Oak Ridge National Laboratory Appoints New Leadership
Drs. Thomas Kurfess and Scott Smith will lead critical programs in advanced manufacturing, automation and robotics at the lab, which is part of the U.S. Department of Energy.
Thomas Kurfess and Scott Smith are joining the U.S. Department of Energy’s Oak Ridge National Laboratory (ORNL) to support its research in advanced manufacturing. Their respective expertise in control systems and machine tooling expands the capabilities of the department’s Manufacturing Demonstration Facility at ORNL; their experience with industry, academia and the public sector is expected to enhance lab partnerships and promote adoption of new technologies by U.S. manufacturers.
“ORNL has been at the forefront of rapid advances in manufacturing technology, and Drs. Kurfess and Smith will lead critical programs in advanced manufacturing, automation and robotics that support the lab’s mission of delivering scientific and technical solutions to national challenges,” says ORNL Director Thomas Zacharia.
Dr. Kurfess will spearhead the development of new manufacturing platforms and control systems for enabling autonomous manufacturing through robotics and controls. He comes to ORNL from the Georgia Institute of Technology, where he is the Husco/Ramirez distinguished chair in fluid power and motion control and professor of mechanical engineering. He also served as assistant director for advanced manufacturing at the U.S. Office of Science and Technology Policy, where he was responsible for engaging the federal sector and scientific community on advanced manufacturing policy.
“I look forward to joining the team at ORNL in creating, implementing and scaling next-generation technologies to move the U.S. manufacturing base forward,” says Dr. Kurfess. He also serves on the boards of directors of the National Center for Defense Manufacturing and Machining and the National Center for Manufacturing Sciences. He is on the board of trustees for the MTConnect Institute and is the 2018 president of the Society of Manufacturing Engineers. He will also serve on the board of governors for ASME starting in 2019.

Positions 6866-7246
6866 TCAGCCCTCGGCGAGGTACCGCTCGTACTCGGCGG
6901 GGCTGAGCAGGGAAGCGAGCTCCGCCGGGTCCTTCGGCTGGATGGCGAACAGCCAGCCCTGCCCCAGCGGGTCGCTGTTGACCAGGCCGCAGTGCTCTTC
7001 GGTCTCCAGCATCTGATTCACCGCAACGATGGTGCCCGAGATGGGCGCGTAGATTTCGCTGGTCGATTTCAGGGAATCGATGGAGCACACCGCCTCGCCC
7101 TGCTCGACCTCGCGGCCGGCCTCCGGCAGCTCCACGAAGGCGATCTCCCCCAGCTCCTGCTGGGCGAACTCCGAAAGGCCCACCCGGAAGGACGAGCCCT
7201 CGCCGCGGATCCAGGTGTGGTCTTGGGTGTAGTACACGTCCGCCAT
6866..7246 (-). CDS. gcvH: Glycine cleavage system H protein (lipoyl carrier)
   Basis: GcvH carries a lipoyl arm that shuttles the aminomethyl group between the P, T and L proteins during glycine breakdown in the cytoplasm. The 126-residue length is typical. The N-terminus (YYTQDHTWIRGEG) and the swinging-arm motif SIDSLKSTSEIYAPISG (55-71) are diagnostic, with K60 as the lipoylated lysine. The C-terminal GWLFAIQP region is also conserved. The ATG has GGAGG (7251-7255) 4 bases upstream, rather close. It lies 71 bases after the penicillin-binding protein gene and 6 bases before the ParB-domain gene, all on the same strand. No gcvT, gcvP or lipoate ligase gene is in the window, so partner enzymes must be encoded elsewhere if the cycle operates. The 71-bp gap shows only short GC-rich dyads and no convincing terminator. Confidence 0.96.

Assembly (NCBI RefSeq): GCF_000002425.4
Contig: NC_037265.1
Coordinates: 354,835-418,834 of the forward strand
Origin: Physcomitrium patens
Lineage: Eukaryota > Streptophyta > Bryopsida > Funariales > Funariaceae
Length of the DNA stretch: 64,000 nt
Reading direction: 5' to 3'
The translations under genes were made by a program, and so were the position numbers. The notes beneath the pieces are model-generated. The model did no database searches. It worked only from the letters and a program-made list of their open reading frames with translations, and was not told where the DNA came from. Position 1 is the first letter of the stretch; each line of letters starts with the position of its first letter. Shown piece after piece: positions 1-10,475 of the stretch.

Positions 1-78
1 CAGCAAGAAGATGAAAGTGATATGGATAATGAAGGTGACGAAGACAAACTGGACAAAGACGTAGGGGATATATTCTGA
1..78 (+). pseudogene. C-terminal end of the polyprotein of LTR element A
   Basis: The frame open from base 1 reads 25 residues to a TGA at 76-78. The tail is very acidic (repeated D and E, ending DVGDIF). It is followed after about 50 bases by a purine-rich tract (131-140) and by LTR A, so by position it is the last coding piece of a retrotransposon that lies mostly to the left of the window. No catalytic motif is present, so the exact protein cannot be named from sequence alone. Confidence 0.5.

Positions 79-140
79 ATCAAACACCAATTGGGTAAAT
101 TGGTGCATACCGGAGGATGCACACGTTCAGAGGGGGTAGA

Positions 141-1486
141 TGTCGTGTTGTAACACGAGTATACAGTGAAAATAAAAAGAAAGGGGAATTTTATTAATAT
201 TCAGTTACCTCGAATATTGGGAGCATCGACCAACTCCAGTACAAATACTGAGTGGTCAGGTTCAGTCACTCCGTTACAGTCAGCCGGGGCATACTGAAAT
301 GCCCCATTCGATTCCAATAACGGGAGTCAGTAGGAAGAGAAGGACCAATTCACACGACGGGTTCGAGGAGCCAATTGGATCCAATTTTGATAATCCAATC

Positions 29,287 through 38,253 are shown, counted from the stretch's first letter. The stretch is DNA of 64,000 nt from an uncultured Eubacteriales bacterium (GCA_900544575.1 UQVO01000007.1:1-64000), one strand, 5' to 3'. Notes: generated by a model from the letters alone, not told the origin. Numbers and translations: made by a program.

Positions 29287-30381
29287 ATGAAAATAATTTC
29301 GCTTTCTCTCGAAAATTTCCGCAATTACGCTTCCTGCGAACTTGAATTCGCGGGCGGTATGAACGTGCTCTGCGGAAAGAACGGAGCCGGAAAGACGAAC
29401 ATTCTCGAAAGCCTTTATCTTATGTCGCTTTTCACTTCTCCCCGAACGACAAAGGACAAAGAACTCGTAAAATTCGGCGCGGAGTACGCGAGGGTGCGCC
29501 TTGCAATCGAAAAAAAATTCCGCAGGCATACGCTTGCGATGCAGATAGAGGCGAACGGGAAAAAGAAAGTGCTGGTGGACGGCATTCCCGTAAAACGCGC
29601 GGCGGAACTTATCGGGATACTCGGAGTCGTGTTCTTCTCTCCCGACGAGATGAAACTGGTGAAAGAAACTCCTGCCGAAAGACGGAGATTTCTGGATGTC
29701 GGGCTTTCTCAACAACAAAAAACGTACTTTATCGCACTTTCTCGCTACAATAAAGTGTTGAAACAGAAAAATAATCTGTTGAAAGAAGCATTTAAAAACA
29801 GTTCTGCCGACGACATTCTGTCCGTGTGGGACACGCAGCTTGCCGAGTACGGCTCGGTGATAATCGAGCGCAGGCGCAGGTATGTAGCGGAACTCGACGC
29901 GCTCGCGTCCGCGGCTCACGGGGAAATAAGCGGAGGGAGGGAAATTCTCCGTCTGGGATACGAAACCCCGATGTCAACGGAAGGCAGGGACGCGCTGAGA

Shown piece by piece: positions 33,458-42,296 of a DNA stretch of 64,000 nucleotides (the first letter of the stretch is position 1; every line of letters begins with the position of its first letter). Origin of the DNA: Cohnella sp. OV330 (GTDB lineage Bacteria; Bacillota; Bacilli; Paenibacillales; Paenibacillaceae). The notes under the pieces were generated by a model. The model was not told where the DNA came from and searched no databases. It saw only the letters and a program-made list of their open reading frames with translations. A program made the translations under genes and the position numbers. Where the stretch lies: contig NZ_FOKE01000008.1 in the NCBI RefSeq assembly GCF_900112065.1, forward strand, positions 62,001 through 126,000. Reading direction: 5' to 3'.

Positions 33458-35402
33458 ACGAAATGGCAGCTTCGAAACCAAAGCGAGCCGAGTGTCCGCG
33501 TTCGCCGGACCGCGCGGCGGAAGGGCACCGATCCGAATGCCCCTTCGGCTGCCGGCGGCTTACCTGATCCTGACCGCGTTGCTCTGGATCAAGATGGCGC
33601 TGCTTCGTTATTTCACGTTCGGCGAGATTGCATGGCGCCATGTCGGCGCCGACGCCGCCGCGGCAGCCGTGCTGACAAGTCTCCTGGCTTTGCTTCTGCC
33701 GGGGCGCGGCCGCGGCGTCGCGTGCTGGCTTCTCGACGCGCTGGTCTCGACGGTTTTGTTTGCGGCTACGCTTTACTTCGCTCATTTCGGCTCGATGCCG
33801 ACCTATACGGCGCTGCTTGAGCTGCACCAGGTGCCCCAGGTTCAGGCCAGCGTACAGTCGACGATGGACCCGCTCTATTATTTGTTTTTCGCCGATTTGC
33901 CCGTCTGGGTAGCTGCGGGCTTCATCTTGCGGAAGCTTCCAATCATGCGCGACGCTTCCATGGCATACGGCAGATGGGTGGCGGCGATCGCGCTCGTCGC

Dr. Smith, professor and chair of mechanical engineering at the University of North Carolina at Charlotte, will lead ORNL’s advanced machining and machine tool research, focusing on developing systems, processes, sensors and controls. He was recently honored by ASME with the William T. Ennor Manufacturing Technology Award for his “innovations in the field of machining dynamics that have been commercially implemented, leading to significant improvements in machine tool performance and enabling the creation of thin monolithic machined structures in a variety of industries.”
For Dr. Smith, who grew up in Tennessee (where ORNL is located), this new role is also a homecoming. “I am excited about returning home to work at Oak Ridge National Laboratory, building research and development capabilities in machining and machine tools,” he says. Dr. Smith’s teaching and research areas include high-speed machining, process optimization and machine dynamics. Prior to his work at the University of North Carolina, he served as the assistant director for technology at the U.S. Advanced Manufacturing National Program Office. He holds 11 patents and is one of 17 U.S. fellows of the International Academy for Production Engineering (CIRP).
This shop’s successful entry into machine monitoring reveals important points about what to do and what to expect.
An MTConnect-enabled monitoring system gives this shop a clear and simple picture of machine tool usage.
MTConnect agents and their corresponding device adapters are simply small computer programs that work together so that MTConnect can make shop equipment and networks more readily connectible. In a nutshell, adapters enable existing shopfloor devices “to speak MTConnect,” and agents enable MTConnect messages and data files to be transmitted across a network to MTConnect-compatible applications.